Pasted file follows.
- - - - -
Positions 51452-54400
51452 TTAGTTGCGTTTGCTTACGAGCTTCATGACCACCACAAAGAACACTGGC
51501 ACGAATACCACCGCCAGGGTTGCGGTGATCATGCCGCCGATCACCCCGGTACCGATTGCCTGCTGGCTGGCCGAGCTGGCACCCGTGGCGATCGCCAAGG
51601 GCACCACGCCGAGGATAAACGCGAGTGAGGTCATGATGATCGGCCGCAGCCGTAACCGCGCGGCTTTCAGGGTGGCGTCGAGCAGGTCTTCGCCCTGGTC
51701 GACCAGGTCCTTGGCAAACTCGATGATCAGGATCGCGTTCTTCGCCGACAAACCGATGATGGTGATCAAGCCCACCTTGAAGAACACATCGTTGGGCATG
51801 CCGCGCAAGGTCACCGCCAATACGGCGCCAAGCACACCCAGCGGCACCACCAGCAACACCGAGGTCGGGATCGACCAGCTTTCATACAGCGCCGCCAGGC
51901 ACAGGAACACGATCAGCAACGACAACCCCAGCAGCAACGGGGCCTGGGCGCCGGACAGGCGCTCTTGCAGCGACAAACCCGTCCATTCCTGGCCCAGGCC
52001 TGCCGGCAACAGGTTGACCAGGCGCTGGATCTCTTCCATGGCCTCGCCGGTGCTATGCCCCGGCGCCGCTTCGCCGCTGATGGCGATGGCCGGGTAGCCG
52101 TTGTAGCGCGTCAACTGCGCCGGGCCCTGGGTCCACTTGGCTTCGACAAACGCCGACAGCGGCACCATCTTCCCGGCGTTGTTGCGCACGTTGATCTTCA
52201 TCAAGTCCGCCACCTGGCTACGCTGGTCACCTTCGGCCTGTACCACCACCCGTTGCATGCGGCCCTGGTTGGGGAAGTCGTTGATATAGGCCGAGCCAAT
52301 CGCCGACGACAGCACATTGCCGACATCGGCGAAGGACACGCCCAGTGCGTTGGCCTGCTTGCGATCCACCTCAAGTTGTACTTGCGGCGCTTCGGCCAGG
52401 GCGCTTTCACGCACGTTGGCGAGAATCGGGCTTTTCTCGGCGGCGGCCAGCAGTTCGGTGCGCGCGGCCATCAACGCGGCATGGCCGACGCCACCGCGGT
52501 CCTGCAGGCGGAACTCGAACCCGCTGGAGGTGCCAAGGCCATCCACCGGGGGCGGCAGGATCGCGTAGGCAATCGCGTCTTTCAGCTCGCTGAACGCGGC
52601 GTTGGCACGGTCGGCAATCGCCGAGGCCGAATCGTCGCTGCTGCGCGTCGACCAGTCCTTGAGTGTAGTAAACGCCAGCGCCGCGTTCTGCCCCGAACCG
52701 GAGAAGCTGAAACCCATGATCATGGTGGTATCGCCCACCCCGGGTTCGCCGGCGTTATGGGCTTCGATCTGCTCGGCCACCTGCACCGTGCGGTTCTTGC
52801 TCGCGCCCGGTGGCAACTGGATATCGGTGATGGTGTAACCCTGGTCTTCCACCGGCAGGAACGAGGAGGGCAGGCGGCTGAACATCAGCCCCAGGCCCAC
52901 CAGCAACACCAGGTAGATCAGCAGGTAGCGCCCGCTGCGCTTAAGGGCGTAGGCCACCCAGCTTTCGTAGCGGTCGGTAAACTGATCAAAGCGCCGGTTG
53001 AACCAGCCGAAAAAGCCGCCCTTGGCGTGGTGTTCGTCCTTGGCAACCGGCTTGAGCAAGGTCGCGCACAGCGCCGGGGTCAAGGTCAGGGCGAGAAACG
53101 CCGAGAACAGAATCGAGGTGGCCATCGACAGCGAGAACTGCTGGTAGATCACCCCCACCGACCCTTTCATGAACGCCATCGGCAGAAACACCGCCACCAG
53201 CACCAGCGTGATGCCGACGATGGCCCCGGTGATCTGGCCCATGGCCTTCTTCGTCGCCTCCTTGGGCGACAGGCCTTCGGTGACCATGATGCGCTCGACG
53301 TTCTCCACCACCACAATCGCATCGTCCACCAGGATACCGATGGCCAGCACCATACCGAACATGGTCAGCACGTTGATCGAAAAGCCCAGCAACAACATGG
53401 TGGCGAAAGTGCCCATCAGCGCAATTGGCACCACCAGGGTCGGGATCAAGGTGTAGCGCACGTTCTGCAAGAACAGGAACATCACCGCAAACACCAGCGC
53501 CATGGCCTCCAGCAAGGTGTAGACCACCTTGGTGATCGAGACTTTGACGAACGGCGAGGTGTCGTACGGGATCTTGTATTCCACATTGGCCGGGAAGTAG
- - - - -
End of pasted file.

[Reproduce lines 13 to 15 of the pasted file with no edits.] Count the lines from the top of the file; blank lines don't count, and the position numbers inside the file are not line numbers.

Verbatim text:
52501 CCTGCAGGCGGAACTCGAACCCGCTGGAGGTGCCAAGGCCATCCACCGGGGGCGGCAGGATCGCGTAGGCAATCGCGTCTTTCAGCTCGCTGAACGCGGC
52601 GTTGGCACGGTCGGCAATCGCCGAGGCCGAATCGTCGCTGCTGCGCGTCGACCAGTCCTTGAGTGTAGTAAACGCCAGCGCCGCGTTCTGCCCCGAACCG
52701 GAGAAGCTGAAACCCATGATCATGGTGGTATCGCCCACCCCGGGTTCGCCGGCGTTATGGGCTTCGATCTGCTCGGCCACCTGCACCGTGCGGTTCTTGC